fbpx Skip to content

ADVERTISEMENT

Holiday Food Swaps for Health

Try these healthy holiday food alternatives to stay on track.

Holiday food dining table

Holiday food can tempt and derail even mindful eaters. From the first Halloween treat to the last glass of New Year’s bubbly, we are bombarded with occasions that tempt us with decadent goodies. This constant parade of rich foods can make the last few months of the year a challenge for even the most mindful eaters.

Getting through the holidays should be about enjoying yourself in a healthy way so that you can focus your resolutions on more important things, like going on that vacation you keep talking about, reading more books or being more in the moment—and not (yet again) cleaning up your diet.

Try using this information and these healthy and tasty recipes, courtesy of Chef Abbie Gellman, MS, RD, CDN, recipe/product/menu developer, teacher/educator and owner of Culinary Nutrition Cuisine LLC, instead of turning to heavier holiday favorites.

See also: Podcast: Simple Great Tasting Food that’s Great for You

Roasted Vegetables

Roasted vegetables for holidays

Slow roasting veggies in the oven is a simple, healthful way of heightening flavors and getting more plants on the plate!

Not all holiday food needs to be laden with cream and butter. Something magical happens when you roast a vegetable: Fennel mellows out, carrots sweeten up and beets develop even more earthiness. Use whatever vegetables you like, but here’s the basic recipe. Experiment and have some fun in the kitchen!

  • 1 lb beets, peeled and cut into wedges 1/4-inch thick (mix and match colors for added beauty)
  • 1 lb carrots, sliced 1/4-inch thick (again, use a variety: orange, yellow, purple)
  • 1 lb sweet potatoes, unpeeled and sliced 1/4-inch thick
  • 1 lb radishes, sliced 1/4-inch thick
  • 3 T olive oil
  • 1/2 t kosher salt
  • 1/8 t ground black pepper
  • 1/4 t Espelette (or other hot pepper of your choice)
  • juice of 1 lemon
  • zest of 1 lemon
  • 2 C microgreens

Preheat oven to 425 degrees Fahrenheit. Toss vegetables with oil, salt and pepper. Arrange in single layer on baking sheets (line sheets with foil or parchment paper). Roast 20 minutes, then turn over and roast an additional 20 minutes. Take out when browned to your liking. In large bowl, mix zest, Espelette and lemon juice. Add roasted vegetables and mix. Mix in microgreens and serve.

Baked Apples

Baked apples for holiday food

This recipe is visually stunning in addition to packing in fiber, healthy fat and the welcome warmth and aroma of winter spices.

Baked apples are a wonderful seasonal dessert with little to no added sugar. The fiber, healthy fat and protein from the walnuts, combined with the sweetness of the apple and dried fruit, will satisfy any sweet tooth. Makes 2 servings.

  • 1 T walnuts (or nuts of your choice), chopped
  • 1 T raisins
  • 1 T dried cranberries (or any dried fruit of your choice)
  • 1/2 t cinnamon
  • 1/4 t nutmeg
  • 2 medium apples, washed and cored (note: Granny Smith and Honeycrisp hold their shape well when cooked)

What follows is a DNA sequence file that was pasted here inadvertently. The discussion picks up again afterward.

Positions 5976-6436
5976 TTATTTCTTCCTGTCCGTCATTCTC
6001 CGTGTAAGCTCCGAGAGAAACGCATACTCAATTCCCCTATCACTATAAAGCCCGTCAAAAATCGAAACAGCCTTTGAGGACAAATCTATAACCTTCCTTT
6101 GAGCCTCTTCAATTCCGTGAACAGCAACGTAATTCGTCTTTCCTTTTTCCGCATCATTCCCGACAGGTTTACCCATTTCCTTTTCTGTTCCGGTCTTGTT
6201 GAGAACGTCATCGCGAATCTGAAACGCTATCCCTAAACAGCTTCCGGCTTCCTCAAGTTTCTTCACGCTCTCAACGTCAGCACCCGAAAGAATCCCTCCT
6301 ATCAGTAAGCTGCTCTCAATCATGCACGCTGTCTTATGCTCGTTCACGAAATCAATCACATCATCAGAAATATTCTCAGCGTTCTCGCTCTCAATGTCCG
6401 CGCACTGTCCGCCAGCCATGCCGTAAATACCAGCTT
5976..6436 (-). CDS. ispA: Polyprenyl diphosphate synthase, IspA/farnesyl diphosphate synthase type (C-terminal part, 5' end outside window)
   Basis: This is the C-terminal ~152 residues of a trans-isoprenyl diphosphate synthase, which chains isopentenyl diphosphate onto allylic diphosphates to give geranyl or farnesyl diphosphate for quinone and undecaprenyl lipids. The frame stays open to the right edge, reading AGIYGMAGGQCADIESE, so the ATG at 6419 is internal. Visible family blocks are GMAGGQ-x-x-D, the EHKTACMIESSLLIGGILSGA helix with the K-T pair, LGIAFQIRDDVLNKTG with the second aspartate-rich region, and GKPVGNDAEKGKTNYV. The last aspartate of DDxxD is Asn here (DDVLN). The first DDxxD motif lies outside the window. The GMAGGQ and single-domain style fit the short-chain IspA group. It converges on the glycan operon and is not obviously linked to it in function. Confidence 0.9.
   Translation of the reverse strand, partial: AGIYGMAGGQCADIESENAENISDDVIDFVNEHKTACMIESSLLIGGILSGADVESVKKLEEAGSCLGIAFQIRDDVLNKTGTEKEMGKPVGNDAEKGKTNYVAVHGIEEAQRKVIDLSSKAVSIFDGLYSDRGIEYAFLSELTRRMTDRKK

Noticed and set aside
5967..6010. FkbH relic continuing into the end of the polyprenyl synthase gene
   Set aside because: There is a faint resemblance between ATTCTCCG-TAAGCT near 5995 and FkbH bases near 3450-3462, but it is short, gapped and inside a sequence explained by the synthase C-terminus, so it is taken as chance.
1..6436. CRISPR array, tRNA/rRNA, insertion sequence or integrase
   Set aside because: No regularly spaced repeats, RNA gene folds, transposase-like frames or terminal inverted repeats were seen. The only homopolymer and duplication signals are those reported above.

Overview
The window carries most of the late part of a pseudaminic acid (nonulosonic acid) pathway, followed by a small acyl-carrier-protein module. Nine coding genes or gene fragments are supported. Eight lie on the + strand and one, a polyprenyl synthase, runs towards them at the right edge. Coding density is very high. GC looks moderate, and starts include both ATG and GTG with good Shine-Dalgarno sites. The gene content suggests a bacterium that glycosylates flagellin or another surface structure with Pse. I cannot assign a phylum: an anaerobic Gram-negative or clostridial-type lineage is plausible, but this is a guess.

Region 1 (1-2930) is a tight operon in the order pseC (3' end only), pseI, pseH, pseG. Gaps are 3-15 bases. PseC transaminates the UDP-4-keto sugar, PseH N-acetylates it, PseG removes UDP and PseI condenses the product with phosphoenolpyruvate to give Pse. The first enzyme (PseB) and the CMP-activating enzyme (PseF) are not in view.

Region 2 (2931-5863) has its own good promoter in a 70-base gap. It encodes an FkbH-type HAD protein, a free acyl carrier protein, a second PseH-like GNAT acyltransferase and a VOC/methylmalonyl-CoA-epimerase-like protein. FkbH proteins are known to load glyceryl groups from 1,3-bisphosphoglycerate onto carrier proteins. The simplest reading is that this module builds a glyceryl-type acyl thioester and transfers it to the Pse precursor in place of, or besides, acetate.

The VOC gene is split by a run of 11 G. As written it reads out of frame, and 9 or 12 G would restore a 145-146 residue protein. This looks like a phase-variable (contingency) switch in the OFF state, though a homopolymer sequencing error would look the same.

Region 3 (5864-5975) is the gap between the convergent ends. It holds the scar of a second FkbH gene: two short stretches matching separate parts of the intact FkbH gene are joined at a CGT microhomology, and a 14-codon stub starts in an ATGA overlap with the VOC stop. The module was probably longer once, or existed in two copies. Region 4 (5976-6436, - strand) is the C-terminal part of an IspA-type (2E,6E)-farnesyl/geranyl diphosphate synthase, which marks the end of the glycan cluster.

• 1/4 C water
  • 1 t raw honey or maple syrup (optional)

Preheat oven to 350 F. Combine nuts, dried fruit, cinnamon and nutmeg in small bowl. Place apples in small baking dish or loaf pan. Fill the core of each apple with fruit and nut mixture. Pour the water in the dish (optional: drizzle honey/syrup over the apples). Cover with foil (or use oven-proof cover to the dish) and bake for 20–30 minutes or until apples are tender.

Apricot Gelt

Apricot gelt for holiday food

Keep your holiday dessert elegant, light and nutritious with chocolate dipped apricots.

A longstanding Hanukkah tradition is to give children chocolate gelt—“coins” made of chocolate wrapped in gold foil. Here’s a fruity twist on this traditional holiday food: dried apricots dipped in chocolate and garnished with sea salt for a sweet and salty treat. A great ending for all! Makes about 6 dozen (12 servings; 6 pieces per person).

  • 1/2 lb dried apricots
  • 1 lb dark-chocolate chips
  • 1 T sea salt

Using heavy skillet or mallet, flatten apricots to about 1/4-inch thick and set aside. Place chocolate in microwave-safe bowl. Microwave in 15-second intervals, stirring and scraping down sides between, until chocolate is just melted. Dip each apricot in chocolate, coating 1/2–3/4 of the apricot. Place on wire racks set over parchment or wax paper, sprinkle with sea salt and let stand until set. Transfer apricots to baking sheets lined with parchment or wax paper and refrigerate until firm. Can be refrigerated in airtight container up to 3 days.

Make the Switch!

Try these easy (and tasty) holiday makeovers.

INSTEAD OF

  • scalloped potatoes gratin
  • fruit-based pie
  • chocolate gelt

TRY

  • roasted vegetables
  • baked apples
  • apricot gelt

See also: Holiday Eating Strategies for Clients

When you buy something using the retail links in our content, we may earn a small commission. IDEA Health and Fitness Association does not accept money for editorial reviews. Read more about our Terms & Conditions and our Privacy Policy.

ADVERTISEMENT

Subscribe to our Newsletter

Stay up tp date with our latest news and products.